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Tuesday, 15 March 2011

Silly O’clock

Beep, beep, beeeeeep went the alarm clock at 4.25 in the morning for the second time in the last ten days. I wrestled with my mosquito net in a wretched still-asleep state, cursing my own resourcefulness and foresight to put the phone on the table at the other side of my bedroom just five hours before. By the time I disentangled myself from the bed I was awake and by the time I reached the phone, I almost didn't mind the ungodly hour. I therefore decided to forgo the sneaky extra five minutes in bed and just make a start on breakfast. A caffeine free breakfast at that!

Two hours later I'm bouncing along sitting atop a petrol generator with my neck bent at sixty degrees because the roof was too low to be able to sit up straight. We have just started a two-hour journey to the site of a new Taonga school in a place called Kalisowe. Kalisowe isn't even within the Chikuni parish strictly speaking but over the years many initiatives have been done with the community. The latest is this Italian designed school, for grade one to seven (primary school) pupils. We are going because today is the official opening of the school. The Minister for Education, the Bishop of Monze and the second in command at the Italian NGO that paid for the construction are all attending. I'm in the entertainment car that is leaving two hours before everyone else in order to set everything up. Two 300W speakers, stands, clothes and drums cling precariously to the roof of the 4x4; 13 people, the aforementioned petrol generated and a jerry can are stuffed inside like sardines (and we had to leave another 4 people behind!). I couldn't help but remember London underground at rush hour as we bumped, sloshed and skidded along the 'road'. I also thought of the images of those Indian trains with all the people on top; after 20 minutes of looking at the world at an angle, I was beginning to wonder if it wasn't such a bad idea. The people are mostly Mukunzubo people as they are one of the three official entertainments lined up for the day. Normally this means Mukunzubo girls but sadly due to term time and the opening being on a Monday, it's almost exclusively Mukunzubo women, drat!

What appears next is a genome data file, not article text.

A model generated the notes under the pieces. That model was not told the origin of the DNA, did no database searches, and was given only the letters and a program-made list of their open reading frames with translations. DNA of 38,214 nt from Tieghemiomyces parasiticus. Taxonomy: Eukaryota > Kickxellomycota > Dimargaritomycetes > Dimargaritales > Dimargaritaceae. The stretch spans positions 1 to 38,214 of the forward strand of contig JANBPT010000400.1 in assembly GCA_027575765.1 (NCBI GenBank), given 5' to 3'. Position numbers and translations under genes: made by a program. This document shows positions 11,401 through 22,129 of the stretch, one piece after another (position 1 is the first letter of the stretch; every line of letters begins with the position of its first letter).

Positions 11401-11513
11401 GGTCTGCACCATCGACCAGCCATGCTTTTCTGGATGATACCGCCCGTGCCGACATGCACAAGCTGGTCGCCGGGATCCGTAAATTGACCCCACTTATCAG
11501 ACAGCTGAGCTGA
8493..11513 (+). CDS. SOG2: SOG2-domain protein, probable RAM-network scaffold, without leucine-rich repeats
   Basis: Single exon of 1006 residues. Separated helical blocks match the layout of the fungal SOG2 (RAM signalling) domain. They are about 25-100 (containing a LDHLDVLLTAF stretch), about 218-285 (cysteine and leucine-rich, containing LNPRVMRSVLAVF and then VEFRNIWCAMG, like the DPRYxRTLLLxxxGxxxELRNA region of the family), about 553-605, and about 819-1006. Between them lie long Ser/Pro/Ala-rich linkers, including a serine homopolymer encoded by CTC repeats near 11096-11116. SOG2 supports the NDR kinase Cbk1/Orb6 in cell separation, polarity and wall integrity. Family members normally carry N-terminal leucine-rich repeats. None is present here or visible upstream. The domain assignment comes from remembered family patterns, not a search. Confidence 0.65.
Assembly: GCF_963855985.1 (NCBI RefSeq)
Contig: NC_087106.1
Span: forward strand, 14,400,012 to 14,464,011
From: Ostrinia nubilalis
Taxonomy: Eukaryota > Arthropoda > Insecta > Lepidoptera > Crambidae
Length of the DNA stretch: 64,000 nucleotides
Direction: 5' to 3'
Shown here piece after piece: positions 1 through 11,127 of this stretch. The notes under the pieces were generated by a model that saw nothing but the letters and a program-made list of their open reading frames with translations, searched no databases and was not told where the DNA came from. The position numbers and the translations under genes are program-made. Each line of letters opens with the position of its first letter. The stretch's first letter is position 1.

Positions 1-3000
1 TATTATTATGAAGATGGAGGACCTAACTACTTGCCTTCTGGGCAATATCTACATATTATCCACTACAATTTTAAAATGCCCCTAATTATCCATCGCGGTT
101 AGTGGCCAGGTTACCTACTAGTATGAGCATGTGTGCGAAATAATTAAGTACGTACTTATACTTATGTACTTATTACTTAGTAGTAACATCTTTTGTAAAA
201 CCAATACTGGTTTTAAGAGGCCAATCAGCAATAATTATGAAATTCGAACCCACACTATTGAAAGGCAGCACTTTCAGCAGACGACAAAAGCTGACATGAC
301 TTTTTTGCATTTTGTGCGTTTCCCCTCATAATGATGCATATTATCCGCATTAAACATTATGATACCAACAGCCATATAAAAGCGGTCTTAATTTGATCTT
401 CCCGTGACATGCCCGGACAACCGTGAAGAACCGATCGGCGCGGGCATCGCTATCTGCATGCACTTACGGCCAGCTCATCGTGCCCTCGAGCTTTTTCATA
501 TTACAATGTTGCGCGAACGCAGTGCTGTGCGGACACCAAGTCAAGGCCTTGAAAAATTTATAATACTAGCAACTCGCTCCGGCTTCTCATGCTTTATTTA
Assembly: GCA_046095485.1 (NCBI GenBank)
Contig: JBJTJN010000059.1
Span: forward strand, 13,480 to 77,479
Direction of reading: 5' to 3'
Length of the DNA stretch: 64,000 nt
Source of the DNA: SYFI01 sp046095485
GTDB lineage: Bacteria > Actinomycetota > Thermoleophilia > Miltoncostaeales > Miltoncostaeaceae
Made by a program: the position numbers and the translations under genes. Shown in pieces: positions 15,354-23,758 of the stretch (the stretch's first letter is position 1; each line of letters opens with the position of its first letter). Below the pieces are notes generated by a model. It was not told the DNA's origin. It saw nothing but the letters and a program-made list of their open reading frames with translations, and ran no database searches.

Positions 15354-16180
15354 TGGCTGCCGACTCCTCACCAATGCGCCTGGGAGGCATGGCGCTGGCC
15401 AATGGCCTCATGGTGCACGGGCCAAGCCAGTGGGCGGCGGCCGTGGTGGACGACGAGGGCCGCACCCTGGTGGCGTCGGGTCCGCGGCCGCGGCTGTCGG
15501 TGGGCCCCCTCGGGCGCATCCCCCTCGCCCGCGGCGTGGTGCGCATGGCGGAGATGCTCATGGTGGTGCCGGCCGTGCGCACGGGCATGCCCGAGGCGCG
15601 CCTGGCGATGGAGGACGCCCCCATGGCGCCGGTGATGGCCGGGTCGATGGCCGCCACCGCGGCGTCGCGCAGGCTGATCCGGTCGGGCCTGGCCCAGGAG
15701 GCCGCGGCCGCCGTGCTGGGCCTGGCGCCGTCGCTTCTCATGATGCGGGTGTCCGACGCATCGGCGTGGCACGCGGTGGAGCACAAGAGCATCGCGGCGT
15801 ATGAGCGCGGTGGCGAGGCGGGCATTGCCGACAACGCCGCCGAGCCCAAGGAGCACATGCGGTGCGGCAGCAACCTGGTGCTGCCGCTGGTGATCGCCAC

Zambia is not at all like I was hoping in regards to wildlife. Today we REALLY went into the back of beyonds. Yet I didn't see any big animals, no gazelle, no elephant, no buffalo, no giraffe, nothing, nada, zip. Apparently it's all in Kenya. Bugger! One of the people in the car had been out to Kalisowe the previous week and apparently found a two-meter-plus snake across the road along the way. I duly kept my eyes peeled for a while afterwards but to no avail. The scenery was very beautiful though with wide savannah spread out between hills. When you are up high like we were you are really reminded just how beautiful and remote the place is; Toto, I've a feeling we're not in Kansas any more. And the journey will remain with me for many years to come, but because I was cramped but because of the good humour, the scenery and the mind boggling road, leading through rivers, up the side of hills, past schools, through vegetation that is taller than the car and through awe inspiring wilderness.

The opening went well, though the minister sent her lackey rather than risking the journey herself. A wise thing too as the (sadistic) fathers wanted the minister to see for herself just how bad the rural roads are and so told the locals to not do anything to improve the route. The speeches were quick, the entertainment was good and plenty of locals turned up. However… the best entertainment was on the return journey when we found two of our priests and the bishop stuck in the mud. I've already explained the mud situation but it had rained Saturday and Sunday so the ground was quite ‘soft'. The memory of the bishop up to his ankles in thick grey mud makes me smirk even now. Someone said they had a cable to which Fr. Andrew raised an eyebrow, "A Chinese (manufactured) cable?" he asked. Stuck in the mudWe hooked up to the two cars and Andrew suggested everyone stand back. Five seconds later the cable snapped without the stuck car moving an inch. Anyone who knows Andrew knows what he said next. Those that don't are surely smart enough to work it out. Next up was the rope, which ended up being the winner although it took two attempts. Soon the stuck car was on its way and for some unexplained reason sped away at a terrific pace. A bruised ego may have been heavy on the pedal.

Now I have to do the same thing again tomorrow for another school opening, this time in Namakube. Ah the joys.

Until next time,
Mr. Silly O'clock

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